Ireland’s Perrigo may have a way out of its recent struggles.
The drugmaker is getting close to being snapped up for about $20 billion by a U.K.-based company, StreetInsider says, citing an unnamed source. The notion of a sale put shares on the rise Tuesday, and they climbed 9.2% to mark their largest single-day gain since last April. They continued their ascent Wednesday morning before falling more than 9% by Wednesday afternoon.
Some industry-watchers are skeptical of the rumored transaction, though, including Raymond James analyst Elliot Wilbur, who wrote in a Tuesday note to clients that “all we hear is noise.”
A Perrigo spokeswoman declined to comment on the deal buzz.
Assuming there is a mystery Perrigo suitor, who could it be? The way Wilbur sees it, “there are few U.K. companies capable of pulling off such a transaction that would even come to mind as possible suitors, outside of perhaps GlaxoSmithKline or large consumer companies such as Reckitt Benckiser or even Unilever.”
But Perrigo wouldn’t exactly make a perfect match with any of those companies, he said. “We struggle to see the fit between a large-scale multinational pharma company focused on consumer assets with established brand equity and Perrigo’s primarily U.S. private label,” Wilbur wrote. Joining hands with a consumer powerhouse would be problematic too, he figures, noting that “Perrigo is essentially the anti-brand company from a consumer company’s perspective and how maintaining essentially a generic distribution arm to offset private label risk to branded franchises is worth the reported $20 billion purchase price escapes us.”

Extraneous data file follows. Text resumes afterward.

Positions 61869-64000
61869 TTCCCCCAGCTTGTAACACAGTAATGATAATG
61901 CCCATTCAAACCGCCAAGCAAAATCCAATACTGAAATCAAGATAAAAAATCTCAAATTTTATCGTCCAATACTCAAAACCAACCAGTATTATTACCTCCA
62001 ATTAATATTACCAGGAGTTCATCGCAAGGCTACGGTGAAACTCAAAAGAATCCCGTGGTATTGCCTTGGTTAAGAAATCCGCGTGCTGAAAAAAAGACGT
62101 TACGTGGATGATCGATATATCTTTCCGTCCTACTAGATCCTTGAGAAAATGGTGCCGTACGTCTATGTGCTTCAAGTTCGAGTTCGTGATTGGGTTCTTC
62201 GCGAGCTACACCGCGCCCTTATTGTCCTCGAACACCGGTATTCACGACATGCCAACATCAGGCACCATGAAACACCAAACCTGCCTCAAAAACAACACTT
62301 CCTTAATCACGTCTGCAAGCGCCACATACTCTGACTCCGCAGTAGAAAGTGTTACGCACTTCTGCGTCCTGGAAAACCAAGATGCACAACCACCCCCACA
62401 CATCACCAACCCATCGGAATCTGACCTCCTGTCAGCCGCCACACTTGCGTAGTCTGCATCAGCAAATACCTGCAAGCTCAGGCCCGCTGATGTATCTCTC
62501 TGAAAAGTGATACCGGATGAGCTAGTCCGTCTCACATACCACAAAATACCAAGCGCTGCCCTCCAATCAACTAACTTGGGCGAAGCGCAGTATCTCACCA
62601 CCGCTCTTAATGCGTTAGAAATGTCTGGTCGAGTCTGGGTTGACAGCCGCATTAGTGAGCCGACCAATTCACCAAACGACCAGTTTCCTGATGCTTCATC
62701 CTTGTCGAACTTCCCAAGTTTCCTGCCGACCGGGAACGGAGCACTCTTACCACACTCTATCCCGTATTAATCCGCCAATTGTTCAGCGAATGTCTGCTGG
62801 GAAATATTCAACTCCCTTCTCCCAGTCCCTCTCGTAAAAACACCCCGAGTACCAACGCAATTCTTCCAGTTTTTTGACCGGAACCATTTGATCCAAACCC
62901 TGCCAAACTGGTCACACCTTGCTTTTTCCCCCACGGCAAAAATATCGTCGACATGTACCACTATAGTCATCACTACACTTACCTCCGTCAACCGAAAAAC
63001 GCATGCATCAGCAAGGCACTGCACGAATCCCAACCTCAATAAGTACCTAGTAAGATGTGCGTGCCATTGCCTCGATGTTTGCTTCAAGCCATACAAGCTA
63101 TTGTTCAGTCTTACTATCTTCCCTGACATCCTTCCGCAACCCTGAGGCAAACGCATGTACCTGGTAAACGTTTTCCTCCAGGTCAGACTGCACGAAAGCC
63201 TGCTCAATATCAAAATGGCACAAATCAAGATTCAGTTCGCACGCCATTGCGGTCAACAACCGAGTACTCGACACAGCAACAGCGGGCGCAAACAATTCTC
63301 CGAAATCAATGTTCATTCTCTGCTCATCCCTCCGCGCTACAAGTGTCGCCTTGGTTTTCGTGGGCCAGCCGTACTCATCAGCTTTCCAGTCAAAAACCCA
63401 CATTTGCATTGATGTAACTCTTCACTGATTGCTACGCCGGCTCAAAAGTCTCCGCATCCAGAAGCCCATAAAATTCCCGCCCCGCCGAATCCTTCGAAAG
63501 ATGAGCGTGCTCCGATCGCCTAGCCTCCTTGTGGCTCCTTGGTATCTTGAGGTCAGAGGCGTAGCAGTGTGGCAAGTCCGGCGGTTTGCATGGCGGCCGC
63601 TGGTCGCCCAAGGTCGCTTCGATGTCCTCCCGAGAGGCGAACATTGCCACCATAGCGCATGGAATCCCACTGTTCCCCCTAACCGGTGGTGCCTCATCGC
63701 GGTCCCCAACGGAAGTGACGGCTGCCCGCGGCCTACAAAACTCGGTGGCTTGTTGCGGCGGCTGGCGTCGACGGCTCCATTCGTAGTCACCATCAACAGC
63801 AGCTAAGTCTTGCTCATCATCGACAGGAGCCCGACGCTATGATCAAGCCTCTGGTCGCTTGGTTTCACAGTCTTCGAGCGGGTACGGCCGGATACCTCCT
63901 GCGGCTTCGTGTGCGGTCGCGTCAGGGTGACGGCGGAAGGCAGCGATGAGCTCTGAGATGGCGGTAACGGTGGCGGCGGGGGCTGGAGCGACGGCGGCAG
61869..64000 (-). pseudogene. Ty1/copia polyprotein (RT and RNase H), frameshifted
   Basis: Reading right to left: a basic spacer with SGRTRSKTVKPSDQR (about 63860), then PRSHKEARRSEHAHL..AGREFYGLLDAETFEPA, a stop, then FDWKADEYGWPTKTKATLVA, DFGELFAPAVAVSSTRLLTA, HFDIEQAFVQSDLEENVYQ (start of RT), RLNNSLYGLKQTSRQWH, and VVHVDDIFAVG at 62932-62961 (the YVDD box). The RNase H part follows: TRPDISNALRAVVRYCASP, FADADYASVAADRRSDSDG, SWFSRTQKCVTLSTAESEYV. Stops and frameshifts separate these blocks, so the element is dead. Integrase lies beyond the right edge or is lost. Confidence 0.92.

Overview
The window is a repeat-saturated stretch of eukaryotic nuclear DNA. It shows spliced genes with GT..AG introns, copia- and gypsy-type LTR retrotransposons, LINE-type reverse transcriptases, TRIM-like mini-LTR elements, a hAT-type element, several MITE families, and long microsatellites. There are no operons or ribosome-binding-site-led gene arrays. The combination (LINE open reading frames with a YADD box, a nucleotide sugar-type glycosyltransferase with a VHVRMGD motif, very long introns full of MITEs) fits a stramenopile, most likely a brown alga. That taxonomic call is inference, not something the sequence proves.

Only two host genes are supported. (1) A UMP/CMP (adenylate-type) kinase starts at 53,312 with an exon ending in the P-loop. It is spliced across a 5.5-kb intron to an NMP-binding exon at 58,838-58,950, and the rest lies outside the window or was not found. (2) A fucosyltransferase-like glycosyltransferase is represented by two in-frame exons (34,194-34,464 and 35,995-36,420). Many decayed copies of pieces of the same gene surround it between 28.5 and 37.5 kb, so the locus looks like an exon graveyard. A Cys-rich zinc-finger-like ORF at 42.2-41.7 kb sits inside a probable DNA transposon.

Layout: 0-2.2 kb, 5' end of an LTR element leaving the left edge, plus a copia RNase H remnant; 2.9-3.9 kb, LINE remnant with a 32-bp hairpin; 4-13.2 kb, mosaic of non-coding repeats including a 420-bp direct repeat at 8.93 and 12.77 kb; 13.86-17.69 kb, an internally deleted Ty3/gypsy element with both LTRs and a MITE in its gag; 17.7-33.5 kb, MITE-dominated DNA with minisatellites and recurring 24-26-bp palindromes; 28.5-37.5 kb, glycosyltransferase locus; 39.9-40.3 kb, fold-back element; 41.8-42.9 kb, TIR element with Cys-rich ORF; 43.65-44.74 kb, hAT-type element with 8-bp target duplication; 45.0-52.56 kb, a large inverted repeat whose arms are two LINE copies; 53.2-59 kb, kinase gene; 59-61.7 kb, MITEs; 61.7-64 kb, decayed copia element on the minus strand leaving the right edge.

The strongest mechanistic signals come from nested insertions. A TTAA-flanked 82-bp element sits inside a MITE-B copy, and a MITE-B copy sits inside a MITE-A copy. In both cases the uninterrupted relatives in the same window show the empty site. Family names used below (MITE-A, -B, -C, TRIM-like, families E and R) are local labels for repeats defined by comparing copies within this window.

A buyout could potentially help Perrigo, though, after a less-than-rosy last 12 months. Amid a months-long hostile takeover attempt by Mylan, it last October pledged to lay off 800 workers, consolidate its operations in Ireland, pare down its organizational structure and kick off a $2 billion share buyback plan. And while the moves may have fended off Mylan, so far, they haven’t been able to help the drugmaker deliver on its better-off-alone promises.
Part of the issue has been its 2015 buy Omega Pharma, which has gotten off to a start slow enough to drag down key OTC sales.
But some–including new skipper John Hendrickson–have pointed the finger at departed CEO Joseph Papa, who left in April to take the top post at embattled Valeant.
Perrigo’s “recent track record of performance against our own expectations is unacceptable,” Hendrickson told investors last month.
Meanwhile, the company has lowered its own expectations for its performance as it looks to turn things around. With the announcement of Papa’s exit, Perrigo also announced it would be slashing its full-year 2016 earnings guidance, taking it down to between $8.20 and $8.60 per diluted share from the $9.50 to $9.80 range it outlined in February.
By Carly Helfand
Source: Fierce Pharma
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